In the editions of The Inquirer of one week ago today, we published an article detailing the beating of Alvestus Goode a West Philadelphia service station proprietor, by seven or more Philadelphia policemen who one witness described as "playing drums" on Mr. Goode's body with nightsticks and blackjacks. It occurred in broad daylight, without provocation, with not a hint of misconduct on Mr. Goode's part and in full view of five witnesses.
That report brought to 54 the number of policemen specified in articles by Inquirer reporters Jonathan Neumann and William K. Marimow in the last two months as having physically and criminally abused 23 Philadelphia citizens.
The night after the Goode article went on newsstands, three uniformed Philadelphia policemen smashed their way through the front door of the home of Edgar do Ortiz in the 4400 block of Oriana Street, without warrant or invitation.
With no hint of illegal activity by Mr. Ortiz, a 26-year-old machinist with no criminal record, the policeman beat him, repeatedly and unrelentingly with nightsticks and blackjacks, inflicting severe injuries of his head, neck, arms, elbows, back and legs.
The article on Mr. Ortiz's beating begins on Page 1 of today's Inquirer. It speaks for itself. Like every other in the past two months, it is based on the carefully checked statements of witnesses and on medical evidence. It brings to 57 the number of Philadelphia policemen recorded on these pages as committing crimes of violence. It brings to 24 the number of victims.
Was there a connection between the police beating of Mr. Goode and that of Mr. Ortiz?
No one can determine with certainty the motivations of the policemen in either case. But there is one utter certainty. There has not been a single word of admonition, caution or even of concern spoken publicly by a single person with responsible city authority concerning the Goode case or any which preceded it. Not a single policeman has been suspended. Not a single departmental charge of misconduct has been brought.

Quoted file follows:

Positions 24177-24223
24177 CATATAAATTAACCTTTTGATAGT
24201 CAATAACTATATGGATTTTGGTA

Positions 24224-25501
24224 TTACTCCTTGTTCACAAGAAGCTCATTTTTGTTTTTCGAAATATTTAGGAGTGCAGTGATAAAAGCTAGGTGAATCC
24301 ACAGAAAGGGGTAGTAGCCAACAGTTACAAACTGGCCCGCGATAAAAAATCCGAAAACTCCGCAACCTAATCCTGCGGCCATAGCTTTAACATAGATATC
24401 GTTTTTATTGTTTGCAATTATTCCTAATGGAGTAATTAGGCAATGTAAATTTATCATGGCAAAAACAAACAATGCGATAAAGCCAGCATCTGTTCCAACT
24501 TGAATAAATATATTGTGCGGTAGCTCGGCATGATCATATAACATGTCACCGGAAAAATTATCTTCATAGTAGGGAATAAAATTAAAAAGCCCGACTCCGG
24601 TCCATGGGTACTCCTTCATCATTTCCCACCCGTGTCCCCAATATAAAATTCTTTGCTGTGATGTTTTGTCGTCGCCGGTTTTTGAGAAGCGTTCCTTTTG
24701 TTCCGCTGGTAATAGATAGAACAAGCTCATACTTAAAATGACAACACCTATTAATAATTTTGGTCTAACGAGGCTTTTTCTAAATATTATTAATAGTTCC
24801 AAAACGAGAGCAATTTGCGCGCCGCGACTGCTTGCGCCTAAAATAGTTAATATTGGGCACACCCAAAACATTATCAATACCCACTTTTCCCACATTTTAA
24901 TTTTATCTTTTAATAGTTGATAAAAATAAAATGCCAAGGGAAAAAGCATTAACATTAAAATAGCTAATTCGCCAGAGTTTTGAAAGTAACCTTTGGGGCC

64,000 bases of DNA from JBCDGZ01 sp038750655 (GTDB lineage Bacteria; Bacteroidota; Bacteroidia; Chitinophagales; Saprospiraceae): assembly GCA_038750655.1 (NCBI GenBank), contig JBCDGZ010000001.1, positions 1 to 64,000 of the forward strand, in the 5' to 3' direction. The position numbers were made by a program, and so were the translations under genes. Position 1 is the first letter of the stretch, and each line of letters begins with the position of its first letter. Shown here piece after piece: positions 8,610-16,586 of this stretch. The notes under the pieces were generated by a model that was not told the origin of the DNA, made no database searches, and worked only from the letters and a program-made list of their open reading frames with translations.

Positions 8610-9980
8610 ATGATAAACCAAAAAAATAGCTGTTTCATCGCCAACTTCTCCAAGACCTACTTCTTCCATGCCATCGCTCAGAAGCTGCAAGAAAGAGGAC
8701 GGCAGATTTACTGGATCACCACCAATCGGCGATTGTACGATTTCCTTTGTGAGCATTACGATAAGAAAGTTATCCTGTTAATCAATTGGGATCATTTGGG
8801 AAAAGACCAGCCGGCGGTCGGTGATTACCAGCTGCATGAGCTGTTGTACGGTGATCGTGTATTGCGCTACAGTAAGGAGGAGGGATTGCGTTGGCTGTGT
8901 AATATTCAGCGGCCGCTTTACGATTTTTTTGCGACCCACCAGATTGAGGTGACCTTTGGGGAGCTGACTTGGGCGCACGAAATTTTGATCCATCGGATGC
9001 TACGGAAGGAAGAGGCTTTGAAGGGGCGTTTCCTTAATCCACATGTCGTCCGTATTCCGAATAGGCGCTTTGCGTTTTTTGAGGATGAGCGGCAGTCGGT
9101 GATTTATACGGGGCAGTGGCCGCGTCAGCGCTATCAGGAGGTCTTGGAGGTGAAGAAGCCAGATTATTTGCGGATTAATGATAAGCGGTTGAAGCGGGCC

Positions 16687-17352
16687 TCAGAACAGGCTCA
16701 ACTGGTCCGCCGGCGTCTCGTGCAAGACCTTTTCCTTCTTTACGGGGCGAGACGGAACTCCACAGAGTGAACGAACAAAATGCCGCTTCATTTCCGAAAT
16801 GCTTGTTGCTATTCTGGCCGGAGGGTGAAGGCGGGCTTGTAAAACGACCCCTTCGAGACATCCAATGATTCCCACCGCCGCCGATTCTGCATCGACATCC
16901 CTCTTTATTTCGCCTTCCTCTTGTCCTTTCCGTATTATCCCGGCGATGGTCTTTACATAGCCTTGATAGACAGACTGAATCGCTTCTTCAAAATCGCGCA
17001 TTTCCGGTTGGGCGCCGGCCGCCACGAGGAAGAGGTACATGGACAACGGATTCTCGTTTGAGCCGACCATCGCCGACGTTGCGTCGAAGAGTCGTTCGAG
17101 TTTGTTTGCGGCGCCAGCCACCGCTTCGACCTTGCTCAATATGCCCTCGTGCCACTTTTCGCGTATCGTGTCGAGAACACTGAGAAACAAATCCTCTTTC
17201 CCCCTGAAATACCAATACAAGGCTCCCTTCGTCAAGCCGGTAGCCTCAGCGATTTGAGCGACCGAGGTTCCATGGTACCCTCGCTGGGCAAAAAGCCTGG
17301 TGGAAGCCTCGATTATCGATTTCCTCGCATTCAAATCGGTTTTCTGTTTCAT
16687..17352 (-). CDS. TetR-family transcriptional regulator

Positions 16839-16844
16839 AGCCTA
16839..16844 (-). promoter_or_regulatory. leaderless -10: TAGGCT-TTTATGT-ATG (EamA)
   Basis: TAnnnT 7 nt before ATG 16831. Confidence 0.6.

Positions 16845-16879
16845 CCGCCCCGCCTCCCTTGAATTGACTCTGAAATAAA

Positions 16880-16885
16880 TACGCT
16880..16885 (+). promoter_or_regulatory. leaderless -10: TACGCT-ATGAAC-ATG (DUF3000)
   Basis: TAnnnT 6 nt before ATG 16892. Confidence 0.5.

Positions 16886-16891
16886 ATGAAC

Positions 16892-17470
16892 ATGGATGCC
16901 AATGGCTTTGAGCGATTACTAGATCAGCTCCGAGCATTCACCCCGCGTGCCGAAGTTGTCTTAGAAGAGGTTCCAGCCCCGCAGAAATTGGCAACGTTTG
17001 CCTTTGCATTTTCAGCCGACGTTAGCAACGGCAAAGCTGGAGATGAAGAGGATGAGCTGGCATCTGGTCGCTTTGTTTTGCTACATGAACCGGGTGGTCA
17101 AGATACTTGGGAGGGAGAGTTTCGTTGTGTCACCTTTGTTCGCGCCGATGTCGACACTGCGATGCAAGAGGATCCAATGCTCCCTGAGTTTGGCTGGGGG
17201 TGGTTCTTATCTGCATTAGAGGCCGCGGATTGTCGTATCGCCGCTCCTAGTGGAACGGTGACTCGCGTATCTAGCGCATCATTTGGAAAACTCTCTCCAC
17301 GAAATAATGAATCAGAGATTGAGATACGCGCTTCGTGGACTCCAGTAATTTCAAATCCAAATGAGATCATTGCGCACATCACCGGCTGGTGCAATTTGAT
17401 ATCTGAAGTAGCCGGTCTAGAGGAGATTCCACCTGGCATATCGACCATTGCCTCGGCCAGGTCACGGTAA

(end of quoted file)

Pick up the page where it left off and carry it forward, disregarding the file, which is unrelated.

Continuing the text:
Whatever may have been the motivation of the policemen who beat Mr. Ortiz, one thing was not on their minds: Even a faint suggestion that their behavior would be disapproved by their superiors, right up to Police Commissioner Joseph P. O'Neill and to Mayor Frank L. Rizzo, who is not only responsible for police administration but as a career policeman runs the department firmly and sets its tone from top to bottom.
Lest any doubt arise, Mayor Rizzo told Philadelphia reporters in Rome Wednesday: "I know every case and you're going to find out that when they give the police side, they (the critics) are all going to have to eat crow." He called all charges of police crimes "a farce." Then Thursday, as another article from Rome in today's Inquirer reports Mr. Rizzo extolled the virtues of police violence in cases of civil unrest. It is a bitter irony that he did so while on a religious pilgrimage – but in the eternal city which was so deeply scarred only a generation ago by Benito Mussolini's facists.
That and the silence of the police command and the record of passivity and indifference by the district attorney's office are more than failures of command leadership and of law enforcement. They add up to the effective condoning and encouragement of violence and of criminality by policemen who are predisposed to such behavior.
That there 57 Philadelphia policemen of such predisposition is now beyond dispute. How many more there are, and when they will respond to the clearly implied imperative to go out and do likewise – and to whom – is a matter of speculation which should frighten every citizen of Philadelphia.
What Mayor Rizzo, Commissioner O'Neill and the other responsible officials believe they will achieve by condoning police outlawry is open to speculation. However, every experience in the history of tyrannies declares that as criminal violence by men acting with the force and the color of the law is unchecked, it worsens and spreads.